When it comes to personal reflection I find it incredibly challenging since I need to put something of my personal self out into the world and run the risk of exposing myself as a fraud… The wonders of the ever present imposter syndrome! However, here I am throwing out what is on my mind, for better or worse.

When faced with the topic of openness and sharing in education (Topic 2), my mind instantly goes to the ease of access to information faced by the students; and how they can share that information (but this second point is central to the theme of Topic 4 – so I will have to take my thoughts on that out of this reflection… Damn!).

Right, so at least now I can frame my reflection around a narrower theme of ease of access to information by the students. Or can I? With the wealth of information that is so freely available online these days is there even a need for me to stand in front of a class and actually teach them? Is this drive for openness in education making my job redundant? In my mind, there will always be someone who knows more on a subject that me. So why should I try teaching the students if I can direct them to the more knowledgeable teacher through the wonders of the internet? A pretty bleak outlook as a junior within the academic space…

However, there is a silver lining here. If you look at it from the perspective of the students, access to the highest quality learning materials will naturally give them the best possible education and resulting opportunities in the future. Am I out of a job? Absolutely not! I should not be afraid of embracing the wealth of information that is so freely available. Rather, I must shift my paradigm from that of a lecturer – the one who imparts knowledge, to that of the curator and shepherd – the one who guides the flock to a well-balanced set of information so that they don’t need to look for it themselves. In theory (and the emphasis here strongly is theory), by providing the students with access to a curated set of information that is already available, you (as the educator) will have more time to spend guiding them on how to unlock the key information in the material. This is a not so subtle shift in the classical sense of teaching. In fact, is it even teaching? Certainly not the specific course information – that is for the students to figure out through your guidance. However, it is most definitely teaching. Arguably more important than the information required for the course since it is teaching life skills that can be carried beyond the course.

At least in my mind, this sounds like a great idea because it will ultimately allow the students to take accountability for their learning and it will give the educator more time to focus on contributing to the latest developments. Yay! Did I just solve the problem that most academics struggle with – balancing research and teaching?

Alas nay… I have trialled this in one of my courses previously where a majority of the content that I was teaching was also publicly available as a MOOC that I had contributed to on edX. So, I adjusted my course design so that the students needed to work through part of the MOOC each week and then I used the lecture time for a “lectorial”. This is effectively a more informal lecture / tutorial where I can teach the class based on the questions that they raise, to address gaps in their understanding that may exist after they participated in the MOOC. Ultimately this experiment fell flat. Why you might ask? Well… I suspect for several reasons. The most repeated complaint from the students was that they didn’t feel like they were getting value for how much the course was costing them. Unfortunately, I was teaching first year students having just come from high school where they are spoon fed all the information needed to pass, and my course was the only one that had embarked on this experiment. After a semester of trying to convince them that my approach was going to be beneficial in the long run, I gave up and converted back to the more classical approach and duplicated the information that was freely available.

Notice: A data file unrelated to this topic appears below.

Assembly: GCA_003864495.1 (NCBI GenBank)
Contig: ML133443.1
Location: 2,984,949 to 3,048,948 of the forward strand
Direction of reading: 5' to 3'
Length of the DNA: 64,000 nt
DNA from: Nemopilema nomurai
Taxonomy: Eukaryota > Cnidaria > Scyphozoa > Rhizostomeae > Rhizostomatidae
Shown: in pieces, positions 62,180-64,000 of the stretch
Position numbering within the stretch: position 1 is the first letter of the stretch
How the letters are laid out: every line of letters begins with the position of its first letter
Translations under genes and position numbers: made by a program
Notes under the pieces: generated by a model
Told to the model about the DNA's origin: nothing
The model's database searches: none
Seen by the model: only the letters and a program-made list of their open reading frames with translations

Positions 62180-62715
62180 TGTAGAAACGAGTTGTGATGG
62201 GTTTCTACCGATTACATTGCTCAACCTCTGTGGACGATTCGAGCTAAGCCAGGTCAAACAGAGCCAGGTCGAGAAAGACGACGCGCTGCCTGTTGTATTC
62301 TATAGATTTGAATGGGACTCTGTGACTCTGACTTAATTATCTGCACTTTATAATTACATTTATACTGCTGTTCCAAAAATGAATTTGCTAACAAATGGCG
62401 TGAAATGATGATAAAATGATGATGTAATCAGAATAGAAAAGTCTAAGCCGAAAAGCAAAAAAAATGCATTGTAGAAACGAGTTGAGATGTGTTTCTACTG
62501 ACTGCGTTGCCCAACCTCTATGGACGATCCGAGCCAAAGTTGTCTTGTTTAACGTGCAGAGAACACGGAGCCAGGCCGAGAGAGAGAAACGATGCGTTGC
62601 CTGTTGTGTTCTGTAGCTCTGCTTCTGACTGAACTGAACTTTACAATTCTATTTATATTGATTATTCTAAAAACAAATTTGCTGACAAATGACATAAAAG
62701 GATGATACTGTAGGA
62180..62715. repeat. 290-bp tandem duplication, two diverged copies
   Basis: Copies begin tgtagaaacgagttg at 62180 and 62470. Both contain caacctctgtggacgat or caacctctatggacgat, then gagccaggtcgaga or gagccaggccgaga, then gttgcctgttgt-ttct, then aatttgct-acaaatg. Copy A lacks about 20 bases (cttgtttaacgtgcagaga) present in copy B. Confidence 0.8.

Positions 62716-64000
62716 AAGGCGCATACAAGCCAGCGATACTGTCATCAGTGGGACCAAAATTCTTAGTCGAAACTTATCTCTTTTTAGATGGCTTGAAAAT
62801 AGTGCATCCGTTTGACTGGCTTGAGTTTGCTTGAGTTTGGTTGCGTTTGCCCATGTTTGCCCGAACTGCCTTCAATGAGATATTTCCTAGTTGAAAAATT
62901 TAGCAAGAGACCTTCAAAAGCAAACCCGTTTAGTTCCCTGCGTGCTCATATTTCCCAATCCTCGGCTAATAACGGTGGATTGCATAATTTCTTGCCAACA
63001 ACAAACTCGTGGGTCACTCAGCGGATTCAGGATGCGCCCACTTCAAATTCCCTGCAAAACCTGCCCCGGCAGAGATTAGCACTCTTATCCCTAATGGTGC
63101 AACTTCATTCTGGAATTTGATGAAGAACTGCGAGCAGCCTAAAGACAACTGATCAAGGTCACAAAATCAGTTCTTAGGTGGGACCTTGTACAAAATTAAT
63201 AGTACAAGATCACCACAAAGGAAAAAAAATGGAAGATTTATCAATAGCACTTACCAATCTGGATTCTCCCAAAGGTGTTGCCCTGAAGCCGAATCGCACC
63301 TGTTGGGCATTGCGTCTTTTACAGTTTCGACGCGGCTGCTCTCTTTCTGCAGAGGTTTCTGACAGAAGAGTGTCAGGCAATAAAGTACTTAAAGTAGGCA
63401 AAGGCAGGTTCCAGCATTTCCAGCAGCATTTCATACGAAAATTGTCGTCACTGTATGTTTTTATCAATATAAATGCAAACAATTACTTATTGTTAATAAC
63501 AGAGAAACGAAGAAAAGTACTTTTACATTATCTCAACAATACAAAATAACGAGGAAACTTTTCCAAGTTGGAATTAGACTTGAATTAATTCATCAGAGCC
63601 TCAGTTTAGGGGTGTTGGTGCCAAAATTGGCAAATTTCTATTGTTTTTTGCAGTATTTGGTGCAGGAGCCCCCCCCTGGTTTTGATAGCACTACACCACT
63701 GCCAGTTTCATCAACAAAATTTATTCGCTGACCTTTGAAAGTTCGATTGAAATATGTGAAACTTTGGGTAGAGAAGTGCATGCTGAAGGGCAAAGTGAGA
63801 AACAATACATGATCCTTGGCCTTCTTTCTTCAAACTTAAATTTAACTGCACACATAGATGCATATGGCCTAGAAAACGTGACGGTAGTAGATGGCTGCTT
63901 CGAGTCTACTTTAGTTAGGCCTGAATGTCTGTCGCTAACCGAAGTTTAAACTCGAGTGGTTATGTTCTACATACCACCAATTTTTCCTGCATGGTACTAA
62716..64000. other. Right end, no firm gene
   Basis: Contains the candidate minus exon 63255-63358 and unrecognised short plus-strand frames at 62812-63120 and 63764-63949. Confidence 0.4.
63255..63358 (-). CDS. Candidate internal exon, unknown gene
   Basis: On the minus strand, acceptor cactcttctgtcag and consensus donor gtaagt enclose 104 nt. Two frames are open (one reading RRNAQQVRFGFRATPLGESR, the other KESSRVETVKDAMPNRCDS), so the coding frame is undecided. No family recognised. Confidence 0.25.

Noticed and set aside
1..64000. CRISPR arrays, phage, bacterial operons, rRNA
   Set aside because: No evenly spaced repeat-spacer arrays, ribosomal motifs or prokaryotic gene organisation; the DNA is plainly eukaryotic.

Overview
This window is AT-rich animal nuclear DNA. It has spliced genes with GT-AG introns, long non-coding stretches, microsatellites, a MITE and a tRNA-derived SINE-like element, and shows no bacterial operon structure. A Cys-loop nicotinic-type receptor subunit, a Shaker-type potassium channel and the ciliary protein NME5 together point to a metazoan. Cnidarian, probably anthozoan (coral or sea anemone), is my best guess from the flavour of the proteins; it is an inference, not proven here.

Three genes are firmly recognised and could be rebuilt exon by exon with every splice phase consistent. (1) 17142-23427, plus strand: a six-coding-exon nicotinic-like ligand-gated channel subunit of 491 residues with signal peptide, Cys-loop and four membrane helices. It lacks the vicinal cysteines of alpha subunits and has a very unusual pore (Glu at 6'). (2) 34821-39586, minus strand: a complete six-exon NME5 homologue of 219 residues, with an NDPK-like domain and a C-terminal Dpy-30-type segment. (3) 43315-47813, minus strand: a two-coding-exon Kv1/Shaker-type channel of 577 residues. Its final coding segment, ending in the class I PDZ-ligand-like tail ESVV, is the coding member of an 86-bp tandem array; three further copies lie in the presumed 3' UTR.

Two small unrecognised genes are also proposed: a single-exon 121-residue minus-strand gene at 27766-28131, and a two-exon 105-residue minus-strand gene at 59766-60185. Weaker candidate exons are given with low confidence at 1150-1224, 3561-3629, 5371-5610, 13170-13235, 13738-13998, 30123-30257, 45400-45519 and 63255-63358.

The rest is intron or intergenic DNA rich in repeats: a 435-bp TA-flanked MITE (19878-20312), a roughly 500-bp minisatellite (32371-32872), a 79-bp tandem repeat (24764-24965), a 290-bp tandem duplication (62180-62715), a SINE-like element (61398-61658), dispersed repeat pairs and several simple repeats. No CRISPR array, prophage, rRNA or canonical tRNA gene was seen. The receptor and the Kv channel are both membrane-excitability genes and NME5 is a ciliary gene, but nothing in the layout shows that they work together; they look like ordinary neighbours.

Reflecting on these past failings, there are some things I would do differently before trying something similar. I can go on and on about communicating with the students so expectations etc. are clear. However, the most important change that needs to happen to stand a chance at success is having this approach adopted across all courses. It needs to be an institutional norm, otherwise students will always have the ability to fall back into old habits.

All in all, this has been a rather lengthy rant, but the key take away that I want to impart is that openness in terms of access to information is the future. Why reinvent the wheel? Rather guide your students to the best and most reliable sources of information so that they don’t have to resort to finding other less-than-reliable sources. You can then put your focus on becoming the best and contribute to the wealth of information that can be drawn on for future iterations of the course!